Monday, October 31, 2016

Know the Heretics by Justin S. Holcomb Part 3

Image result for know the heretics         Mysteries and Mindsets

I remember as a youngish teen asking my father to explain the Trinity to me. He sat for a minute then went to the study, took out his copy of An Australian Prayer Book (you know, the green one from the 70s), turned towards the back of the book, handed it to me, and told me to read the Athanasian Creed.

Anyone who knows my father would know that his not utilising this opportunity to talk at some length odd. He would explain to me the scientific principles behind anything and everything. And, as an avid reader, he would talk to me about his favourite poets: T.S. Eliot and Gerard Manly Hopkins. He would talk and talk and talk.

So it was odd when he didn’t.

As an adult I’m really thankful, though, that he didn’t talk. That he didn’t attempt to explain the Trinity in terms of an analogy (which, as it turns out, generally leads more to explaining than any understanding of the Trinity), but that he left it to the Athanasian Creed to explain the Trinity.

I remember at the time being a little confused by my father’s choice, but greater still was my confusion when I actually read the Athanasian Creed. Sure, it had been translated into English, but it may as well have been in the original Latin. Over the years my understanding of the Trinity has grown, and I have come to terms with the fact that, this side of Heaven, I will not be able to fully understand the Trinity, but, as Holcomb writes, that is ok, “Though we can apprehend the doctrine of the Trinity, we cannot fully comprehend it. Despite that fact, it is vital to maintain a Trinitarian faith.” (p. 96)

The second half of Know the Heretics can be divided into three focus areas: Trinity, Christology and human sin, looking at various heretics who erred in one (or more) of these areas. I don’t know a Christian who would say that they completely understand the Trinity and Holcomb looks at heretics who struggled, often with pastoral concern, to come to terms with the Trinity. Unfortunately, they came to the wrong conclusions. But born out of these struggles came orthodox theologians who worked hard at a doctrine of the Trinity that came closest to understanding its mysteries.

Holcomb is fair, clear and utilises primary and secondary sources at an appropriate level for such a book. He writes winsomely and with humility. Here are explanations of the Trinity, which you may have previously heard in a piecemeal fashion, presented in their historical context. Furthermore, Holcomb treats his reader (who may, through ignorance, hold heretical views themselves) with warm, pastoral concern.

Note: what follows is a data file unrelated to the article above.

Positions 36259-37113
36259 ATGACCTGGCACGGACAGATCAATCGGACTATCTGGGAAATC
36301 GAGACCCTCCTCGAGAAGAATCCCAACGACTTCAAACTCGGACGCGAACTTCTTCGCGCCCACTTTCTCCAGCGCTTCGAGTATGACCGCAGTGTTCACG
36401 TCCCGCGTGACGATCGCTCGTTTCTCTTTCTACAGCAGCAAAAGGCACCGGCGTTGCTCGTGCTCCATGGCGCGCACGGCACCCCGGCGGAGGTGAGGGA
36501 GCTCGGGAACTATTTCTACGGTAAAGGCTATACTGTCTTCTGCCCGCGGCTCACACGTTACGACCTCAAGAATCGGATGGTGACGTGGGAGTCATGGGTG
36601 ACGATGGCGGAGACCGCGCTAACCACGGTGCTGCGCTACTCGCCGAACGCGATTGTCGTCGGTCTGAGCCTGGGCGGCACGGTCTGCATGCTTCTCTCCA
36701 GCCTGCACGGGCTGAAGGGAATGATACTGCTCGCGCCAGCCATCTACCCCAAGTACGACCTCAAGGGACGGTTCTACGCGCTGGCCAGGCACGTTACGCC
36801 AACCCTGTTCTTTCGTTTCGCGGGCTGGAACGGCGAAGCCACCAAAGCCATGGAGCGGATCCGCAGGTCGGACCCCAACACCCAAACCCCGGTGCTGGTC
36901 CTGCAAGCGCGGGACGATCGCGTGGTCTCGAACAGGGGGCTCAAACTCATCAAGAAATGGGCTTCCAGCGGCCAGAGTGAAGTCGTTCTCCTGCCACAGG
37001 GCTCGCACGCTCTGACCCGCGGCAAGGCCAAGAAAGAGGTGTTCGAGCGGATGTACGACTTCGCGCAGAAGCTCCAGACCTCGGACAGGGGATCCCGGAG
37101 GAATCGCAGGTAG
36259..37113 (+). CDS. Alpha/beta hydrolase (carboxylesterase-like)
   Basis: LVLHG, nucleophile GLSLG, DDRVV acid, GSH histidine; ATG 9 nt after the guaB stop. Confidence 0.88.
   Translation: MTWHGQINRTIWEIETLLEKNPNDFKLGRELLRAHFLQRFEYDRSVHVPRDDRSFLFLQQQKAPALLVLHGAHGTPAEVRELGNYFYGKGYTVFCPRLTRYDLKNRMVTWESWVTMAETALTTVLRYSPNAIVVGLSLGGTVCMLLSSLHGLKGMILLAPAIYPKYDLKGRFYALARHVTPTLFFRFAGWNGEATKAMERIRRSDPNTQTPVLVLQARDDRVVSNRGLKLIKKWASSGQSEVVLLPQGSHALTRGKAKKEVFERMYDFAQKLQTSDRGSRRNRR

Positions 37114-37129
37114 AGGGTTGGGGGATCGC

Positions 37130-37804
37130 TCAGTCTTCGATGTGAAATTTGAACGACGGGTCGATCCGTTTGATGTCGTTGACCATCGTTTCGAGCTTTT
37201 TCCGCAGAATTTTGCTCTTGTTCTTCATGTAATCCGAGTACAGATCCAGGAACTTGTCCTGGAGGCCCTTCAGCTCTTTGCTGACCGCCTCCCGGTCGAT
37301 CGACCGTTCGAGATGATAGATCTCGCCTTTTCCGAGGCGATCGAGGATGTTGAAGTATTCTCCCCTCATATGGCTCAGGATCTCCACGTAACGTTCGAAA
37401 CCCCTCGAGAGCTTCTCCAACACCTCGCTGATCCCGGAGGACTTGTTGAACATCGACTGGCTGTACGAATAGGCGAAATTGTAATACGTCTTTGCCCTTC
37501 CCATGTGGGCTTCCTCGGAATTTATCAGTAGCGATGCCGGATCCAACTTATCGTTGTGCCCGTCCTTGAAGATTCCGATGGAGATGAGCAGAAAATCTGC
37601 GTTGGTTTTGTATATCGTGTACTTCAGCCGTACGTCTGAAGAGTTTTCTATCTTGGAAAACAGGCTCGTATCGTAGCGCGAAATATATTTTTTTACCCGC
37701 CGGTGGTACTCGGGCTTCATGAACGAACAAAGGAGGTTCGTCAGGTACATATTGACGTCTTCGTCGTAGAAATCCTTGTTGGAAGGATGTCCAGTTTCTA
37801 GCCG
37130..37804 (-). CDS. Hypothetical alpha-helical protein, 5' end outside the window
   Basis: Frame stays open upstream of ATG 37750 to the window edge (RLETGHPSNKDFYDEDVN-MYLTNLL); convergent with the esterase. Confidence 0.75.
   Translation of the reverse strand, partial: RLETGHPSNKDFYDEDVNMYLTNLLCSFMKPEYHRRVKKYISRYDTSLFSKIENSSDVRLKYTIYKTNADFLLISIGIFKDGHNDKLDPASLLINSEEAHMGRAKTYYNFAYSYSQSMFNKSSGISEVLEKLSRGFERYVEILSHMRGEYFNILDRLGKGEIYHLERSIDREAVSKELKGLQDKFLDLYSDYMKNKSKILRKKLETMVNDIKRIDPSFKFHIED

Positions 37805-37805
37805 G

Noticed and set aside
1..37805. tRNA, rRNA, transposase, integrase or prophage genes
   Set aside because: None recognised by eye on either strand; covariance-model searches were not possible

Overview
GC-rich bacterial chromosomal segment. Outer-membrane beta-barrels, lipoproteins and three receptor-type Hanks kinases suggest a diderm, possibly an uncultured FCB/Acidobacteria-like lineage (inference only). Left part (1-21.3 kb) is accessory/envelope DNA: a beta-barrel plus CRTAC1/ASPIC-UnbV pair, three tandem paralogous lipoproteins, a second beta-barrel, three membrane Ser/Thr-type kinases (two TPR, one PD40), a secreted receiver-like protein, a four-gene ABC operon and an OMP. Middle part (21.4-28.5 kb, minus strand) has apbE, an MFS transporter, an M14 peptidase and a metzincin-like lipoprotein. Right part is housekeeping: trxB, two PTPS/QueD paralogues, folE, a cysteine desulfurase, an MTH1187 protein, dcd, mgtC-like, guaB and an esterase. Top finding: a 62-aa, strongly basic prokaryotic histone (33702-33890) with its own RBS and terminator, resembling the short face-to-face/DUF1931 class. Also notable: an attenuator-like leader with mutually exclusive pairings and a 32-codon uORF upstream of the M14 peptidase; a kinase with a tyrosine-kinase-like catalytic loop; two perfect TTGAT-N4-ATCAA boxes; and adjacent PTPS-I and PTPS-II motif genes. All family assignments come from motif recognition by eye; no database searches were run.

In Holcomb’s ‘Conclusion’, he reiterates the stated purpose of his little book, going further to emphasise that the command is to love God with our entire person, including our minds. Yes, our faith is simple, but we are to use the way that God has made us, as intellectual beings, to know Him, and in that knowledge, to love Him.

As an educator, I have been reading recently about fixed and growth mindsets. A fixed mindset is someone who accepts the label (whether it be “smart” or “dumb”) about themselves and never seeks to change. They will avoid trying anything that may have them fail. A growth mindset, in contrast, will try new things, seeing every opportunity, whether it brings success or failure, as a chance to learn. In thinking about these two mindsets it has made me wonder about our propensity to shy away from developing our understanding of difficult, yet vitally important doctrines, such as Trinity and Christology. It requires effort, we may struggle (even fail) along the way, we may see ourselves as unable, as if pursuing knowledge of God is only for an academic elite. It isn’t. It is for everyone. Maybe it will take longer for you, or require more effort to grasp things, which for others is easy. It doesn’t mean we don’t try.

So, I’ll keep trying to understand the Trinity, pursuing its mysteries, knowing that on the Last Day all will be revealed. For as I do, I not only acknowledge my limited capacity, and therefore my dependency upon God, but I also get to know Him, and because of that I can love Him more.

About this month's contributor, Sian Lim
Siân enjoys reading, talking about literature, writing and helping people to do these things. She is delighted that she can earn an income doing this as a high school English teacher, whilst continuing to develop herself professionally by attending theatrical performances with her husband, and reading by herself and with her three boys. She is thankful to God for words: that he created by His word, that Jesus came as the Word incarnate, and that by the Spirit she can say “Jesus is Lord”.

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